I had posted this on my family blog and thought I should move it over to here because it’s going to go along with my next post!I have also decided not to use my family blog and to be more personal with you guys so I will be blogging it all here.
Recently I heard the song 7 times 70 by Chris August and it reminded me about some of the struggles I had faced in my past. While I have put it all behind me now I realized I haven’t spoke much about it. After hearing this song I felt the Lord was leading me to speak about what happened to me years ago so that I might help someone who may be dealing with the same problems or memories of what happened to them.
I was abused. There I said it, so now what? I am not writing this to bring up old memories that might hurt my families feelings, I am writing about this because it’s a silent crime, one that sometimes goes unnoticed. No one ever speaks out about it. No one wants to feel embarrassed that this happened to them. Forgive me if I say to much, but I feel that painting the picture and being totally honest is going to make people set up and take notice.
I was 11 years old when my mom married my step dad. He looked perfect on the outside, but was hiding a dark secret on the inside. It didn’t take long for us to find out he was an alcoholic. My step dad was over 6 feet tall and my mom is like 4 feet? (well ,she is smaller than me)There were many different instances I could tell you about like him hitting me in the face with shoes, holding me against the wall by my neck up in the air and throwing me across the room. Most instances are a little fuzzy as I tried to mentally block them out. The one I most remember was the night I stood in the darkness of my room with my hands on my Mickey Mouse telephone ready to dial 911 because my step-dad had my mom on the couch with his hands around her neck. You see he had gotten in a fight a few weeks earlier at a bar and was beat up pretty badly so he was on pain killers. What had happened that night is, he got so drunk he didn’t even remember taking the last of his pills and he thought my mom flushed them or something. So he literally was mad at her for no reason. I remember that night my mom wanting to take a frying pan and beat him over the head with it in his sleep, but she was always too afraid that it wouldn’t phase him and then he would come after both of us. The mental abuse was just as bad. No matter how hard I tried, I was never good enough for my step-dad. He always found something to gripe about and yell about. He would also do mean stuff to mess with your head. For instance my job was to do the dishes and one day he would say did you wash the cups first? I would say No. Then he would say ”Do all the dishes over again”. So the next day I would do the cups first. He would come in and say did you do the spoons first? I would say no I did the cups first. He would say do them all over again. The yelling and name calling can be some of the worst. The scars from physical abuse heal, but the scars of emotional abuse can linger. This is where it gets scary. A cycle can form where a child can go through this kind of abuse and grow up to repeat the cycle with their own children. Because it’s all they know or all they are used to. This is where we have to help break that cycle. Sure, I could have chosen to yell at my kids in anger because it was the way I was brought up. I chose to break the cycle and my faith helped me do that.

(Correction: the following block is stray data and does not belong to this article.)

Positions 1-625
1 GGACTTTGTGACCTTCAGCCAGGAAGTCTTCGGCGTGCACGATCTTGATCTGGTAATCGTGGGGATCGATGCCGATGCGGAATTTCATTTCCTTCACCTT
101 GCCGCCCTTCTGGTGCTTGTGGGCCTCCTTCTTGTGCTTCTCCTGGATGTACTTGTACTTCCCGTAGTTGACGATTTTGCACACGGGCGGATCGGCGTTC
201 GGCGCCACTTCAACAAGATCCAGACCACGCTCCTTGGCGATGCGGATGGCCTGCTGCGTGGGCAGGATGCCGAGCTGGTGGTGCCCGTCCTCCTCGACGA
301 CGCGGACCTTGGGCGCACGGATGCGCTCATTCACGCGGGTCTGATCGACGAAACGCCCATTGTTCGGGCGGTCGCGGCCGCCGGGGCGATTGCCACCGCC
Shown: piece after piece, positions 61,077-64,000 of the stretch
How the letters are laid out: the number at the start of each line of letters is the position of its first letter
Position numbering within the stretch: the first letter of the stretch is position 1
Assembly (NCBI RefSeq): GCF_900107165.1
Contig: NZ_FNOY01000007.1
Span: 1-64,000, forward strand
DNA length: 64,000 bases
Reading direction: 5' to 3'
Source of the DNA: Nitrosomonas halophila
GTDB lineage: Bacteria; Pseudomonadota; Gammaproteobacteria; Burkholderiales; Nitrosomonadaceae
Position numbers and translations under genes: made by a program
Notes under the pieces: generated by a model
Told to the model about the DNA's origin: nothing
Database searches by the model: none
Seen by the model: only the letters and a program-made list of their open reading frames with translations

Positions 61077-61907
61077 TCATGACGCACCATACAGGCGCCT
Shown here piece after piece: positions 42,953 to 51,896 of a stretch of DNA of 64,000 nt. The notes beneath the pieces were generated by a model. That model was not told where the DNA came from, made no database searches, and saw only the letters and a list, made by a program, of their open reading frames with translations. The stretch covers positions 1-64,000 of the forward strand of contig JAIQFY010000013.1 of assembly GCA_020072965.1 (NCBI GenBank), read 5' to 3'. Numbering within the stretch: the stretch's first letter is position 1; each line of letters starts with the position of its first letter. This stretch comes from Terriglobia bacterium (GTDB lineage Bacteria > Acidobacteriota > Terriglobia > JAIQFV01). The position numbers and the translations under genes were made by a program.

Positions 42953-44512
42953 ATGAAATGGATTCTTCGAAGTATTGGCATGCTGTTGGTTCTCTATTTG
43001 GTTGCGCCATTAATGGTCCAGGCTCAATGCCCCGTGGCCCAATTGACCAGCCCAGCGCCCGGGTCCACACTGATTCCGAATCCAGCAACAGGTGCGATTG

Right now you’re probably thinking to yourself why didn’t she just leave him. I get it, I could see why you would say that. Let me remind you though, it’s easy to say what you should and shouldn’t do when you’re not the one in the situation. People who live in domestic violence live in fear. The way the laws are set up right now is you can get a restraining order, but until the person actually violates it, can something be done, and even then it’s to late. You live in fear of your life. You live in fear of your children’s life. You start to second guess yourself and you start making horrible choices that no one should have to make. Bare the abuse or risk the life of your child. Yes, there are shelters, but that doesn’t protect you when your child goes to school, church, or you go to work. You start to worry about who else will this affect? Your job, your coworkers, your pastor, other family members.
According to National Coalition Against Domestic Violence) :
One in every four women will experience domestic violence in her lifetime.